Montserrat Volcano Observatory, Montserrat, West Indies

Scientific Report 63
26 April 1997

This report covers the 7-day period to 24:00 on 26 April.


The alert level was reduced from orange to amber on April 22nd following a reduction in activity from the area of the dome above the Galway's Wall. Activity has been at a low level for the reporting period with rockfalls and small pyroclastic flows from the active area of the dome dominating the seismic records. Long-period earthquake activity has continued at an elevated level. Ground deformation continues to be very slow and confined to areas close to English's Crater.

Visual Observations

Visual observations were hampered for much of the week by poor visibility, however some observations of the dome were made. The southern lobe continued to grow and had started to spill over the eastern side of the Easter collapse scar by the end of the reporting period.


Rockfalls and long-period earthquakes were the dominant forms seismicity during the week. The number of VT and hybrid earthquakes was very low, and the individual events recorded were of low amplitude. Periods of low-level VT/hybrid seismicity have in the past been characterised by free dome growth; the last such period was during growth of the December 11 dome in 1996. Rockfall activity was at a high level during 23-26 April, the highest level, in terms of number of rockfalls, recorded since the beginning of the year. However, the largest signals were associated with only small pyroclastic flows over the Galway's Wall, and there were no large pyroclastic flows. It is possible that there is better flow-to-ground coupling for small pyroclastic flows to the south, compared with the small eastern flows which run over unconsolidated talus material, which would mean that flows to the south would give stronger seismic signals, and trigger the event recording system more readily. There were very few detected rockfalls on the eastern side of the dome.

The number of long-period earthquakes remained high, especially during the period of enhanced rockfall activity. The pattern of long-period earthquakes triggering rockfalls continued, with 40 to100% of LPs triggering rockfalls on a daily basis.

Table 1: Earthquake types

These earthquake counts are of events that triggered the broadband network's event recording system between 0000 and 2400 each day (local time).

Date	VT	Hybrid	LP	Dome RF	LPRF*
20 April 96	2	0	7	30	0
21 April 96	2	1	9	35	0
22 April 96	4	1	25	115	8
23 April 96	0	0	17	163	17
24 April 96	0	0	21	138	14
25 April 96	0	0	25	86	10
26 April 96	2	2	19	78	15

*LPRF: LP earthquake followed by rockfall signal. The LPs and rockfalls in an LPRF signal are also counted in their respective columns.

Ground Deformation

EDM measurements were made on the northern triangle (Windy Hill - St. George's Hill - Farrells) in co-ordination with a long occupation GPS survey of the some of the same points. The EDM occupation again showed fluctuations in the slope lengths from both Windy Hill and St. George's Hill to the Farrell's target site. Both techniques are in agreement that there is very slow movement of the site at Farrell's away from the dome.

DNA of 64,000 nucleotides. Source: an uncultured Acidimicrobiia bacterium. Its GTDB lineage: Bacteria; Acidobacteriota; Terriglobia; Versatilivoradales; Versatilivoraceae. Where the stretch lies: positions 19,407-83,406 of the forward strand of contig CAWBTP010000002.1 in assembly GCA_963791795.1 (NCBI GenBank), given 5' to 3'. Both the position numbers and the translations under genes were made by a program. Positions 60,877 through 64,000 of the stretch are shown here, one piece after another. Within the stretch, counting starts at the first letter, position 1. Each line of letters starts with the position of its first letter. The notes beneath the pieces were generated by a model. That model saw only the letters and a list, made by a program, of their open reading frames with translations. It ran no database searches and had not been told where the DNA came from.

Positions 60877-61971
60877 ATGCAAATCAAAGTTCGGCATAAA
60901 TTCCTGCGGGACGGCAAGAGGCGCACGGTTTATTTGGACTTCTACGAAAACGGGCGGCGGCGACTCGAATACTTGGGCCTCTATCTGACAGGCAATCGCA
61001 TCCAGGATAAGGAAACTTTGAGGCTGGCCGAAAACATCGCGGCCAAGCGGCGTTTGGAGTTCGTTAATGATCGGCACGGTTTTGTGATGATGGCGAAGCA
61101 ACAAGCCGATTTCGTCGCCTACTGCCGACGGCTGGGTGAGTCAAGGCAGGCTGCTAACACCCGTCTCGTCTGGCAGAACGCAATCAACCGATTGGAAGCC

A GPS occupation was carried out on NORTHNET (M18 Harris Lookout - Dagenham - Lookout Yard - M27 Old Towne). This network extends to the northern tip of Montserrat and is periodically occupied to check for widespread deformation associated with the volcanic activity. No significant change in the position of any of the sites was detected.

Dome Volume Measurements

A new DEM of the White River area has enabled GPS/laser binocular data obtained earlier to be used in deposit volume estimates for this area. The results show that the rockfall and pyroclastic flow activity has deposited 2.3 x 106 m3 of material on the 2nd of April and a further 2.1 x 106 m3 by the 15th April. These figures are given as Dense Rock Equivalents, assuming a deposit density of 0.8 x dense rock. These values have helped to constrain the magma extrusion rate which appears to have increased to 4.6 m3 per second after the collapse on the 11th. This value is subject to considerable error, but does confirm field observations suggesting an increase in extrusion rate.

Environmental Monitoring

The MiniCOSPEC machine is currently in Arizona with Billy Darroux of the MVO, so no COSPEC measurements were made this week.

Results from the sulphur dioxide diffusion tubes collected on 6 April were received this week and are shown in Table 2. They show the same levels as over the past few months which are not above the recommended standards for occupation of these areas.

Table 2. Sulphur dioxide diffusion tube results for the period between 23 March and 6 April. Concentrations are in ppb.

Location		SO2/ppb 
Upper Amersham		31.05 
Lower Amersham		11.90 
Whites Landfill		1.40 
Police HQ, Plymouth	5.10 
Weekes			0.00 
Control			0.00

On 20 April, ash samples were collected from 12 locations to the north and west of the volcano. These samples will be weighed and selected samples will be sent back to the UK for analysis. No water samples could be collected since there was very little rainfall during the week.

Staff Changes
Dr Anne-Marie Lejeune

Dr Peter Francis (Open University, UK)
Dr Jurgen Neuberg (Leeds University, UK)
Mr Desmond Seupersad (SRU, Trinidad)

Montserrat Volcano Observatory